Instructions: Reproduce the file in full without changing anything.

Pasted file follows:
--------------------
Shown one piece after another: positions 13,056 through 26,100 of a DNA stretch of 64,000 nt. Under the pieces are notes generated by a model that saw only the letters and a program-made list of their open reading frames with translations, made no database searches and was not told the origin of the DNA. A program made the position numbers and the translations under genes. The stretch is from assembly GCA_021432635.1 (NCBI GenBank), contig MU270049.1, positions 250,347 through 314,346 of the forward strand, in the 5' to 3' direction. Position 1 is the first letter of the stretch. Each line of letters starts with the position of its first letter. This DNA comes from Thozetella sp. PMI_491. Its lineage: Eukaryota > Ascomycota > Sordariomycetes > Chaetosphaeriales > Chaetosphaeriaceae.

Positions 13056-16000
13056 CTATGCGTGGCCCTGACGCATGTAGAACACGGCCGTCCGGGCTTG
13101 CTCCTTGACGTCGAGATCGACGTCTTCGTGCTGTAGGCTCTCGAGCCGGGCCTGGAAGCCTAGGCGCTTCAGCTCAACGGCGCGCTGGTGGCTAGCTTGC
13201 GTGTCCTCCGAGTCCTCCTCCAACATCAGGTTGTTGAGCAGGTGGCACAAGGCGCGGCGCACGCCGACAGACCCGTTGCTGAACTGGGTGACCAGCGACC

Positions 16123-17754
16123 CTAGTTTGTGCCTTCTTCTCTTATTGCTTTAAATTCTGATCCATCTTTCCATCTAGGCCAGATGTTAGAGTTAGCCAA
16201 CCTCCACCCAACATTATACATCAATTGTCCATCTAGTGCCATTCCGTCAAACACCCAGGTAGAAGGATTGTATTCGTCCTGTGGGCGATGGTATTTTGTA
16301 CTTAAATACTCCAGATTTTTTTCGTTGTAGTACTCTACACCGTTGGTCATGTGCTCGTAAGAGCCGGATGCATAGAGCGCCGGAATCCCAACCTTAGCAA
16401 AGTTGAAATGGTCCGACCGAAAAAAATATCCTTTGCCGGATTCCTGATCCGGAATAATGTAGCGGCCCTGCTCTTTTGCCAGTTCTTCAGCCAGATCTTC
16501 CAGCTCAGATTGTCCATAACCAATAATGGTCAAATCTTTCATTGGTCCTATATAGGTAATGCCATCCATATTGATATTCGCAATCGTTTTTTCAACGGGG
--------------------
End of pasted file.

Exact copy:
Shown one piece after another: positions 13,056 through 26,100 of a DNA stretch of 64,000 nt. Under the pieces are notes generated by a model that saw only the letters and a program-made list of their open reading frames with translations, made no database searches and was not told the origin of the DNA. A program made the position numbers and the translations under genes. The stretch is from assembly GCA_021432635.1 (NCBI GenBank), contig MU270049.1, positions 250,347 through 314,346 of the forward strand, in the 5' to 3' direction. Position 1 is the first letter of the stretch. Each line of letters starts with the position of its first letter. This DNA comes from Thozetella sp. PMI_491. Its lineage: Eukaryota > Ascomycota > Sordariomycetes > Chaetosphaeriales > Chaetosphaeriaceae.

Positions 13056-16000
13056 CTATGCGTGGCCCTGACGCATGTAGAACACGGCCGTCCGGGCTTG
13101 CTCCTTGACGTCGAGATCGACGTCTTCGTGCTGTAGGCTCTCGAGCCGGGCCTGGAAGCCTAGGCGCTTCAGCTCAACGGCGCGCTGGTGGCTAGCTTGC
13201 GTGTCCTCCGAGTCCTCCTCCAACATCAGGTTGTTGAGCAGGTGGCACAAGGCGCGGCGCACGCCGACAGACCCGTTGCTGAACTGGGTGACCAGCGACC

Positions 16123-17754
16123 CTAGTTTGTGCCTTCTTCTCTTATTGCTTTAAATTCTGATCCATCTTTCCATCTAGGCCAGATGTTAGAGTTAGCCAA
16201 CCTCCACCCAACATTATACATCAATTGTCCATCTAGTGCCATTCCGTCAAACACCCAGGTAGAAGGATTGTATTCGTCCTGTGGGCGATGGTATTTTGTA
16301 CTTAAATACTCCAGATTTTTTTCGTTGTAGTACTCTACACCGTTGGTCATGTGCTCGTAAGAGCCGGATGCATAGAGCGCCGGAATCCCAACCTTAGCAA
16401 AGTTGAAATGGTCCGACCGAAAAAAATATCCTTTGCCGGATTCCTGATCCGGAATAATGTAGCGGCCCTGCTCTTTTGCCAGTTCTTCAGCCAGATCTTC
16501 CAGCTCAGATTGTCCATAACCAATAATGGTCAAATCTTTCATTGGTCCTATATAGGTAATGCCATCCATATTGATATTCGCAATCGTTTTTTCAACGGGG